Bhoger Bhuni Khichudi

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Subho Mahalaya.

Mahalaya marks the beginning of Devi paksha and the end of pitri paksha, and for all of us like me, Mahalaya begins the countdown to Durga Puja – just a week to go. Durga puja is a grand festival and for the last quite few years I have missed being in Kolkata during this time of the year. I miss home during Durga puja more because the puja is held at my home, a 150 years old pujo. And for those of you who are not aware of Durga pujo culture in Bengal, dura pujo is generally held in the neighborhoods and not in family homes, there are very few families in Bengal who actually have the puja at home.

bhoger-khichudi
Durga puja is the celebration of food. The streets of Kolkata get filled with vendors selling Kolkata favorite phuchka and egg rolls, though I’m missing the streetfood pretty badly, I am more missing mom’s homemade bhoger khichuri. On Ashtami this khichudi is served to the goddess as an offering (prasad). The bhuni or bhuna khichudi is more of a pulao than a khichudi, though the main ingredients are rice and split yellow lentil, but its cooked in a way so that it’s not runny like a rainy day khichuri and can be fluffed easily with a fork when done.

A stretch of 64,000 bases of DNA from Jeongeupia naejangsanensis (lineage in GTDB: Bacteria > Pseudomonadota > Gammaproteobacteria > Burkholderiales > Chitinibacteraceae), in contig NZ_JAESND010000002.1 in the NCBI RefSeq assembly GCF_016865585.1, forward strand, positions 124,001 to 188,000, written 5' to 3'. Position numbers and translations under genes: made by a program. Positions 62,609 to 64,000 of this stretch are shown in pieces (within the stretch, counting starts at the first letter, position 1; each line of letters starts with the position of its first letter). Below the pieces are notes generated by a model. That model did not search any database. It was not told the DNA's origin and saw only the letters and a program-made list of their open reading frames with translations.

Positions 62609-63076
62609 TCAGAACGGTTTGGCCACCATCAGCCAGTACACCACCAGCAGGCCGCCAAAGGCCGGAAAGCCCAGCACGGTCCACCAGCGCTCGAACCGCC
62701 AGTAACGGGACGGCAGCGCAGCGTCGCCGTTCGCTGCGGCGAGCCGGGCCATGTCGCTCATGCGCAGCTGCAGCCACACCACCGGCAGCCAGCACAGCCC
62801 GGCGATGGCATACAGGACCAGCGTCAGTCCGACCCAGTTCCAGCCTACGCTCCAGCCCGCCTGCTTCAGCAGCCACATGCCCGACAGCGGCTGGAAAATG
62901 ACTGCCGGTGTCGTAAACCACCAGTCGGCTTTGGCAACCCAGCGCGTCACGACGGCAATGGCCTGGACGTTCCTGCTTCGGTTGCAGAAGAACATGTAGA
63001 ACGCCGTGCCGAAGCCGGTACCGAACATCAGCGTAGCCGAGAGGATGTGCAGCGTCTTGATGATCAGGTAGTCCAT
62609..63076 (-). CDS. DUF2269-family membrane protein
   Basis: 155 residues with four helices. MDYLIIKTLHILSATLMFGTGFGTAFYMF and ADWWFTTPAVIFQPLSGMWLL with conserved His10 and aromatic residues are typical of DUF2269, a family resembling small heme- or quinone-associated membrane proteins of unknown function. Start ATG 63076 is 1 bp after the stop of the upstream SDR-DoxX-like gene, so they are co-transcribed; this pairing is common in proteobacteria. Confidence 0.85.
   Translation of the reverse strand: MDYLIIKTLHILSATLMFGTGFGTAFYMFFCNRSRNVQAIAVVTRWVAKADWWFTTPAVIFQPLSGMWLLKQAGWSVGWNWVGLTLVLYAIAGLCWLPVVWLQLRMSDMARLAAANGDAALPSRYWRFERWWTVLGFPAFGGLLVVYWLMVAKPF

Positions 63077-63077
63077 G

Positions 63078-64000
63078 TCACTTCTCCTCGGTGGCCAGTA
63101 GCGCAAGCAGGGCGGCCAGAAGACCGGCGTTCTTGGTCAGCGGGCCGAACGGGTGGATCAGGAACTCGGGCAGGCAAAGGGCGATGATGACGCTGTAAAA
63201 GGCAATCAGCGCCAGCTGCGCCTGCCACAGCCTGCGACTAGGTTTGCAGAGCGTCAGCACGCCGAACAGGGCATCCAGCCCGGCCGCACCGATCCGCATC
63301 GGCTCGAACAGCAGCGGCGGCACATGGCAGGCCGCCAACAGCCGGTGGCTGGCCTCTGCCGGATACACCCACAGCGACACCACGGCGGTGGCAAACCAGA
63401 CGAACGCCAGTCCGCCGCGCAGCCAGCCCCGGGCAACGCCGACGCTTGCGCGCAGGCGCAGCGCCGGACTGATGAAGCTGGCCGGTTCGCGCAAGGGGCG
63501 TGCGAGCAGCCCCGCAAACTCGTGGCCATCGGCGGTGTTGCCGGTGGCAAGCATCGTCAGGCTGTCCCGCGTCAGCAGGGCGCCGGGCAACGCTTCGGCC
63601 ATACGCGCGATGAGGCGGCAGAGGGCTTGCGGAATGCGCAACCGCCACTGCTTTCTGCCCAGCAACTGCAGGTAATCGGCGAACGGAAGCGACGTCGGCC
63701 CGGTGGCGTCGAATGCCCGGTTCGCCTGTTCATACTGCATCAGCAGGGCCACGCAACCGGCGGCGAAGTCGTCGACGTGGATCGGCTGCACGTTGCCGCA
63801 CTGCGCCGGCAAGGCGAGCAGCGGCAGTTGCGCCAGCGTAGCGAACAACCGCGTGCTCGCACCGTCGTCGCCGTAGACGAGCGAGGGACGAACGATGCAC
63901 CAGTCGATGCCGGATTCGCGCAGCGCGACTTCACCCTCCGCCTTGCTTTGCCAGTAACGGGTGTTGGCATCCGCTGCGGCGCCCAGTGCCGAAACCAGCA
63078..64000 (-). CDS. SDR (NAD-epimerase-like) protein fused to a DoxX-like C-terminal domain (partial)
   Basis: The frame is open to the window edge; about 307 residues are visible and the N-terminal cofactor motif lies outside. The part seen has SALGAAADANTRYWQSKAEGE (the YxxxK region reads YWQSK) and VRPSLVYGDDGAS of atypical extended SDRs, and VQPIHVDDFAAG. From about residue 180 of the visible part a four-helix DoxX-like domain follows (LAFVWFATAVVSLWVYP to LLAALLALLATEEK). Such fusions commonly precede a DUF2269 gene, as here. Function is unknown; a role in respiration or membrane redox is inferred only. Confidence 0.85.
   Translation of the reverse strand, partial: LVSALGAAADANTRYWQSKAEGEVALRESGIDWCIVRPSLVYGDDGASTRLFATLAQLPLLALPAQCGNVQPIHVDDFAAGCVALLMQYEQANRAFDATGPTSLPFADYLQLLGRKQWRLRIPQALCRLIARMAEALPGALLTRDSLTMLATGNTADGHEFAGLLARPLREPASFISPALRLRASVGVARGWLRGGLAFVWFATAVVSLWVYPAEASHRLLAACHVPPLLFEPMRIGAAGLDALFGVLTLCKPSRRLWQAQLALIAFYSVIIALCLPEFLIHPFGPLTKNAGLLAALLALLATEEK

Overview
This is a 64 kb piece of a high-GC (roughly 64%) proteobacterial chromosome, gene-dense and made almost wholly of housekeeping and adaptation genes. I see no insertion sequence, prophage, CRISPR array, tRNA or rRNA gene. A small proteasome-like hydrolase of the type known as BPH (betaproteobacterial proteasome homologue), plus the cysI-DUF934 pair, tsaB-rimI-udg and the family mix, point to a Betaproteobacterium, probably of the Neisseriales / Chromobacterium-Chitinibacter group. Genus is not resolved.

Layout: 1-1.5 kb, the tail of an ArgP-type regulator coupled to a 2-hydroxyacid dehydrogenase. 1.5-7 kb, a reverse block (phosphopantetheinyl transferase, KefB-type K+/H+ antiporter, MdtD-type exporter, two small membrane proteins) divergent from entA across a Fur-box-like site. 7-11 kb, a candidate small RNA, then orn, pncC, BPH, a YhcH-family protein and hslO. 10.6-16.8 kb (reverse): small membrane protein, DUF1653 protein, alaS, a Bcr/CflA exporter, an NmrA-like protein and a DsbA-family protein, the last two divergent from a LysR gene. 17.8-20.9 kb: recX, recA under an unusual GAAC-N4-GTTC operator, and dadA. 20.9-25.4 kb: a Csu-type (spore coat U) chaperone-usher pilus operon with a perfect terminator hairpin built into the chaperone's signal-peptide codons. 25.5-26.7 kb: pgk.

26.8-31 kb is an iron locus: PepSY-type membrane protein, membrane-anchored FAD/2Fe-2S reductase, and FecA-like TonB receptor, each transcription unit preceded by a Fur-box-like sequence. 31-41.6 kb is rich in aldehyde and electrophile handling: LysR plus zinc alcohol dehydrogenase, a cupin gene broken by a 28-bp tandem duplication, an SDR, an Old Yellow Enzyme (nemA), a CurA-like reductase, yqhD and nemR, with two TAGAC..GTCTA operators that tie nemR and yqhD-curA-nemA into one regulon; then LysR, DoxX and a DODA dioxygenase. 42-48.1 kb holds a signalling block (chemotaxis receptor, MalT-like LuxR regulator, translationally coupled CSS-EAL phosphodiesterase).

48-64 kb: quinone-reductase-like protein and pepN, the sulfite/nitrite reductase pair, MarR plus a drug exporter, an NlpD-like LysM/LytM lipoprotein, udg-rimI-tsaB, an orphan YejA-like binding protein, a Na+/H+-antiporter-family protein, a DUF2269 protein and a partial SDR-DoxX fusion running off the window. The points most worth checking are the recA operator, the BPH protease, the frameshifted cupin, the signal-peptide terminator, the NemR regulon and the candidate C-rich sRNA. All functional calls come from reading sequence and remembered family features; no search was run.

I hope you enjoy this year’s pujo and share your experience with us. If you want more authentic Bengali recipes please download the ebook

Bhoger Khichuri
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Prep Time
30 min
Cook Time
20 min
Prep Time
30 min
Cook Time
20 min
Ingredients
  1. 1 cup sona moong dal
  2. 1 cup gobindobhog rice
  3. 1 tablespoon cumin seeds
  4. 3 - 4 dry red chilies
  5. 2-3 large bay leaves
  6. 1 teaspoon turmeric powder
  7. 1 tablespoon cumin powder
  8. ½ teaspoon chili powder
  9. 1 tablespoon ginger paste
  10. 3 - 4 tablespoon ghee
  11. ¼ cup coconut, cut into tiny pieces
  12. ¼ cup raisin, soaked in water
  13. Salt to taste
Instructions